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A middle school principal is being lauded for investigating an Instagram account that was allegedly sending inappropriate messages to her students.
Jamie Brooks, the principal at Community House Middle School in North Carolina, first became aware of the issue after receiving an email from a concerned parent.
The email detailed a threatening Instagram private message that was sent to one young middle schooler. What Brooks initially believed to be a case of bullying suddenly evolved into something much worse once she began doing some amateur sleuthing.
“I love my FBI and CSI shows,” Brooks told WCNC
The account in question, AlexSanders999, followed roughly 100 accounts, nearly all of which belonged to young boys. Upon further digging, Brooks discovered that 10 of the accounts AlexSanders999 followed attended her middle school.
Sanders called the child who had received the threatening message mentioned in the email down to her office and was told that he did not know who ran the account.
The principal then spoke with the other 10 middle schoolers who were followed by the account and discovered that none of the students knew who AlexSanders999 was either.
“Every one of them told me the same thing,” Brooks said. “He looked like somebody I should know and I saw friends of mine who he was following.”
Sanders says it quickly became apparent that whoever was behind the account was not a child who attended her middle school.
Several students also revealed that they too had received increasingly hostile messages from AlexSanders999.
“We discovered that this Alex Sanders account was asking a lot of questions that were progressively getting more and more inappropriate,” Brooks said.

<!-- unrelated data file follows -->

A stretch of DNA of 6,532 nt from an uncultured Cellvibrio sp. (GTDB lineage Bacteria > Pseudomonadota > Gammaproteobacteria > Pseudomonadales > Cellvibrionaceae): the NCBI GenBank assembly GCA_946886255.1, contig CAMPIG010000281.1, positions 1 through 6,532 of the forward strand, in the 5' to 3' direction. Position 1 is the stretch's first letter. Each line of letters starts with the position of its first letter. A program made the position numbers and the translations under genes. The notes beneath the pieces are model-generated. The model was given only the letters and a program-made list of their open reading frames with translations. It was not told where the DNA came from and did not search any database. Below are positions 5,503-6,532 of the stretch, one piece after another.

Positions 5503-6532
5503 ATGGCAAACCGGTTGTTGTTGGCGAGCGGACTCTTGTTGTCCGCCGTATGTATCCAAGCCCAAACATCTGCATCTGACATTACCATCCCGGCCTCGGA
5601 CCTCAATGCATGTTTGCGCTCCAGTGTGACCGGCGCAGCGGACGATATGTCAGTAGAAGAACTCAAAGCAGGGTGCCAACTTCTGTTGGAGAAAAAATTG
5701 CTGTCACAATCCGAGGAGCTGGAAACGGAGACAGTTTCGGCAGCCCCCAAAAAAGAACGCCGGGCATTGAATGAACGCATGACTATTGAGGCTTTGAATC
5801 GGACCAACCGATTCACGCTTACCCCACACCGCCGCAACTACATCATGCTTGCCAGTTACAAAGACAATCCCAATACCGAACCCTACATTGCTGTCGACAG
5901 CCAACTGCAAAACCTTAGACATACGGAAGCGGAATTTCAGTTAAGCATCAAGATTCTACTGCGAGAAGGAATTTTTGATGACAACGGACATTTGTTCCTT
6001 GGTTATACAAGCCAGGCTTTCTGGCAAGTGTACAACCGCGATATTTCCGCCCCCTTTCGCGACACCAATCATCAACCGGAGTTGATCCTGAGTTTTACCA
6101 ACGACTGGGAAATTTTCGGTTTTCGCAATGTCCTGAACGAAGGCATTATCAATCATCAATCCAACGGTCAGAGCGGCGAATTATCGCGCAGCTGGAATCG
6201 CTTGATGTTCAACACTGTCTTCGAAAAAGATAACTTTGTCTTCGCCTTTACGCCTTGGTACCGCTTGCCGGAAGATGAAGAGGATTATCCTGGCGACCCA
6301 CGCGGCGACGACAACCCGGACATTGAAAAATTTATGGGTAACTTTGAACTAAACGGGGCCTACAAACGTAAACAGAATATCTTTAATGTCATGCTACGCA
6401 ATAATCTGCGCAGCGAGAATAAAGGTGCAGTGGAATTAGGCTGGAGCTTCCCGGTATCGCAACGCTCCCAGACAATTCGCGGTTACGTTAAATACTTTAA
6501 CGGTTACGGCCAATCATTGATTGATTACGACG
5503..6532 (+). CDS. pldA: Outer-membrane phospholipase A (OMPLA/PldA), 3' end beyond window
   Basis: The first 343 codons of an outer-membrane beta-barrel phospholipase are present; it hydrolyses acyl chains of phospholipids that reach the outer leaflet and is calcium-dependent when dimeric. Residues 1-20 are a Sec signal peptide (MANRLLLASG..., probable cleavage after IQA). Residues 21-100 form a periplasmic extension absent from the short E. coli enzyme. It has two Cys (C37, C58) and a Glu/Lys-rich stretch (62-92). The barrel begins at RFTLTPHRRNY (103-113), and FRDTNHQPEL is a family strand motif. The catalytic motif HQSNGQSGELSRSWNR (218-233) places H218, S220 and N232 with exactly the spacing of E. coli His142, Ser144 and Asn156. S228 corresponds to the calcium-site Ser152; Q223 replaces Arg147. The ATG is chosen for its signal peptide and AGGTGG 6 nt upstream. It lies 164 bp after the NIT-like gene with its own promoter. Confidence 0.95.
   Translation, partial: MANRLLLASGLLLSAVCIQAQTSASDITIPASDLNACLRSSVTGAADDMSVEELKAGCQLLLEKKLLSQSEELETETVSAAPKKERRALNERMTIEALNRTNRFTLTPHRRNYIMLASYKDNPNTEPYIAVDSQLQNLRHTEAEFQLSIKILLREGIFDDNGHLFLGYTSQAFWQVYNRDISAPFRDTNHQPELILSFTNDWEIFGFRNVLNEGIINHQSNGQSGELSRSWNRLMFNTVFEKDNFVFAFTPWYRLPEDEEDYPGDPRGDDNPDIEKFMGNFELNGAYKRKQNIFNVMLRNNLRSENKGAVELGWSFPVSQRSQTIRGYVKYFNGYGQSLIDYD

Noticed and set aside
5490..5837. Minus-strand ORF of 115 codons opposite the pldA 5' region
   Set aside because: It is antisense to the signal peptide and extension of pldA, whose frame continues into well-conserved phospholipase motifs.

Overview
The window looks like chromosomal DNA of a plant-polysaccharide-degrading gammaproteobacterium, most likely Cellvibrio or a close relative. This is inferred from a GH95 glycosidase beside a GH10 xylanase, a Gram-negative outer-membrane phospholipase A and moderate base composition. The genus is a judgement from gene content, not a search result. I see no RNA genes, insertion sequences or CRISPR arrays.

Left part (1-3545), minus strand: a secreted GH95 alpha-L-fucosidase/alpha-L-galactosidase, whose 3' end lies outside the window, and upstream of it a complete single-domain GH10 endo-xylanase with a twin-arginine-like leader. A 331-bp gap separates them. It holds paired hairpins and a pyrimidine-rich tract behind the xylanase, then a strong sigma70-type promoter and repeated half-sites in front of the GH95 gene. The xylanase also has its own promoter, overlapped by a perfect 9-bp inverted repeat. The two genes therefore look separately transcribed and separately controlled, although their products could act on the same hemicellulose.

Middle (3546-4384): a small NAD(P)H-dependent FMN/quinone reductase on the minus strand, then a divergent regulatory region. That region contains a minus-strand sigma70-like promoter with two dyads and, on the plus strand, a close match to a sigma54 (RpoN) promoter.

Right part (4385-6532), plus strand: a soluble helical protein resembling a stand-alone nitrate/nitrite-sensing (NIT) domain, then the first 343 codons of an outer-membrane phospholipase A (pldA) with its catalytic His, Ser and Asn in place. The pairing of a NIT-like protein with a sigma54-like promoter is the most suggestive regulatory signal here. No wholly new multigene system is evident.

The account would first say hello before asking for pictures of the students’ faces. Those who denied the request were met with profanity. Those who did reply were then asked to send even more photos.
“I had one student who was asked to send a picture of his abs, and then was asked what kind of underwear he wore, and was asked to send a picture in his underwear,” Brooks said.
A parent joined Brooks in her investigation by creating a fake account designed to look like that of a young boy and followed AlexSanders999. The parent was quickly contacted by the account and received the same type of messages that the middle schoolers did.
Brooks chose to then send out an email alert to parents before Thanksgiving to encourage them to be mindful of such online dangers.
“Don’t freak out, because this also may be nothing,” the email began. “But it might be something and the only way you’re going to be able to be certain is to pay attention.”
The principal says she also shared her story with the media in the hopes that parents would open a dialogue with their kids.
“All of the kids here who followed this kid back–they’re great kids,” Brooks said. “From great households where parents have taught them about internet safety, and it just goes to show that any kid can get sucked in pretty easily.”
Both the school and several parents reached out to Instagram to see if the account could be removed but did not receive a reply. Although the account was said to still be active on Wednesday evening, a search for AlexSanders999 on Instagram by the Daily Dot yielded no results at the time of publication.
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Mikael Thalen is a tech and security reporter based in Seattle, covering social media, data breaches, hackers, and more.